As the ripples from the election of a new pope continue to spread, let's take a look at where he stands on issues of particular interest in the Bay Area.
Advocates for equal rights in the area's large LGBT community shouldn't expect any support from Jorge Bergoglio, the Argentine cardinal who became Pope Francis I on Wednesday.
On the other hand, the state's even larger population of Latinos may cheer the selection of the first-ever Latin American pontiff.
And the Bay Area's very diverse population might welcome the pope's interest in interfaith dialogue.
Bergoglio adamantly opposed Argentina's legalization of same-sex marriage in 2010.
In that respect, Pope Francis seems likely to follow in the footsteps of his predecessor, Pope Benedict XVI, who worried LGBT Catholics in California when he appointed Salvatore Cordileone as archbishop of San Francisco. Cordileone helped lead the drive for California's Proposition 8, which bans same-sex marriage.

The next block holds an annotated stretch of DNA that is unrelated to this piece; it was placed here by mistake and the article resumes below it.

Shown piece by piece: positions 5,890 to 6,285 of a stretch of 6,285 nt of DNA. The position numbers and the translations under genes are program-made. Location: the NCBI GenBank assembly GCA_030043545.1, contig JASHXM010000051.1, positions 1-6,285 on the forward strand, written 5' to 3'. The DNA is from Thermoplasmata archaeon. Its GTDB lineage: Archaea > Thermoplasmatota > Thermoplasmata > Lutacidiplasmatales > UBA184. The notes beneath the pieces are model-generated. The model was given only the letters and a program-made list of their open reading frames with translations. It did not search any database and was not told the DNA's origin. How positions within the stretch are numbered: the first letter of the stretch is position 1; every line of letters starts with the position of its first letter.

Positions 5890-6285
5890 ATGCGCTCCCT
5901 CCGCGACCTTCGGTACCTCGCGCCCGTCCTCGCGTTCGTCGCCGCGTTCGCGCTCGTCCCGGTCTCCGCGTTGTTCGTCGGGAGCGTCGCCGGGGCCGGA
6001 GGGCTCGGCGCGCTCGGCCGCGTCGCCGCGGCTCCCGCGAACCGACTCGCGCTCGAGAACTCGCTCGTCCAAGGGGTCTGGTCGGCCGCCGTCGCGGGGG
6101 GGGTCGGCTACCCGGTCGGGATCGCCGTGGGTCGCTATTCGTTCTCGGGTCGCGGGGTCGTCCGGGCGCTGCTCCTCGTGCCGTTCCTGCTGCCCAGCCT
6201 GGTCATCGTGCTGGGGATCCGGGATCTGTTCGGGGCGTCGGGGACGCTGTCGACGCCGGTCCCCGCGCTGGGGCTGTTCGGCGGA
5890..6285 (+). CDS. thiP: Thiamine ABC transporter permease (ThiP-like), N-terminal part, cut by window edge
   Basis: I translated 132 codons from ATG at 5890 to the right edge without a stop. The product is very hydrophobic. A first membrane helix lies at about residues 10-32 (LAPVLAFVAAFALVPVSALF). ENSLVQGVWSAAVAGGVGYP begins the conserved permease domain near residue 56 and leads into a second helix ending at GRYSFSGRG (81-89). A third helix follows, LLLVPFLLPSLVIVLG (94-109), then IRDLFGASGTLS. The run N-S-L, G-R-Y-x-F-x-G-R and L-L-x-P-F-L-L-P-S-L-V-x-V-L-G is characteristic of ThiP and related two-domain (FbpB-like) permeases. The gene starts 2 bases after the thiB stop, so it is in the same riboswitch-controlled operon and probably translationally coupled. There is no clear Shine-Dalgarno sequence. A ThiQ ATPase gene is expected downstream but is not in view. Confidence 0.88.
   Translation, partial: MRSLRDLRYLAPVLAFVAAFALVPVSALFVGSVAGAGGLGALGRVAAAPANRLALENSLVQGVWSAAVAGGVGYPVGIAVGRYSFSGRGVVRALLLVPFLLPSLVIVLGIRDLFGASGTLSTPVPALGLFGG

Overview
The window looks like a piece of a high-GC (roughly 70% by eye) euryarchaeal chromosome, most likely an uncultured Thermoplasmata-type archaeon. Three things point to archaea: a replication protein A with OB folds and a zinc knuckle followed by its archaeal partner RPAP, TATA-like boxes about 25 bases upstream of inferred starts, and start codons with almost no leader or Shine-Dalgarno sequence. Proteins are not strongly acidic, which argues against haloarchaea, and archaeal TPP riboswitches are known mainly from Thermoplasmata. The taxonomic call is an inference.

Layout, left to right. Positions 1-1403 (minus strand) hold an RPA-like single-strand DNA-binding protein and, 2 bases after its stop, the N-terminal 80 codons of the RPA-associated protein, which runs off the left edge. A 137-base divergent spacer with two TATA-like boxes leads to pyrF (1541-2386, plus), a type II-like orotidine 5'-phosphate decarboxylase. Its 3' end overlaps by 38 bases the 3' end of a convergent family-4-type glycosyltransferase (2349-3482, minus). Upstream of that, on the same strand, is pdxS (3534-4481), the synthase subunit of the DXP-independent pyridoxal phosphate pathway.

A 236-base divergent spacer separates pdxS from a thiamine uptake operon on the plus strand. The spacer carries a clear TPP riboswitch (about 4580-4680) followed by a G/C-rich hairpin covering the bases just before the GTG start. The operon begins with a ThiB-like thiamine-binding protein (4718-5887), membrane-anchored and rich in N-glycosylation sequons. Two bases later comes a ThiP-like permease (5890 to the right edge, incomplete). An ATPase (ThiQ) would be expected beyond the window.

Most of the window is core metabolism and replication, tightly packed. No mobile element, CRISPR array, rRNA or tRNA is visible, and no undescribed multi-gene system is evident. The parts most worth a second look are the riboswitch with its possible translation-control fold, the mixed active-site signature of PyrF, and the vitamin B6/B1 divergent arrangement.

In reaction to the news of the new pope, Cordileone pointed out that Francis is the first pope to take the name of San Francisco's namesake. Cordileone planned to preside over a special mass of thanksgiving for Thursday at 12:10 p.m. at St. Mary’s Cathedral, Gough Street at Geary Boulevard, San Francisco.
There's no reason to believe the new pope will depart from his predecessor's positions on human sexuality, said Bernard Schlager, a Catholic who teaches at the Pacific School of Religion in Berkeley, and is Executive Director of the Center for Lesbian & Gay Studies in Religion and Ministry.
"He supports the church teaching on human sexuality," said "It would be surprising—it might even be shocking—if he were to change his position."
In a 2010 letter to the monasteries of Buenos Aires, Bergoglio wrote that same-sex marriage was "a destructive pretension against the plan of god."
He has called adoption by LGBT people a kind of "discrimination" against children.
His humble demeanor might be the his only saving grace in the eyes of LGBT advocates. "At some point in the AIDS epidemic he did visit AIDS patients in a clinic and wash their feet," said Schlager.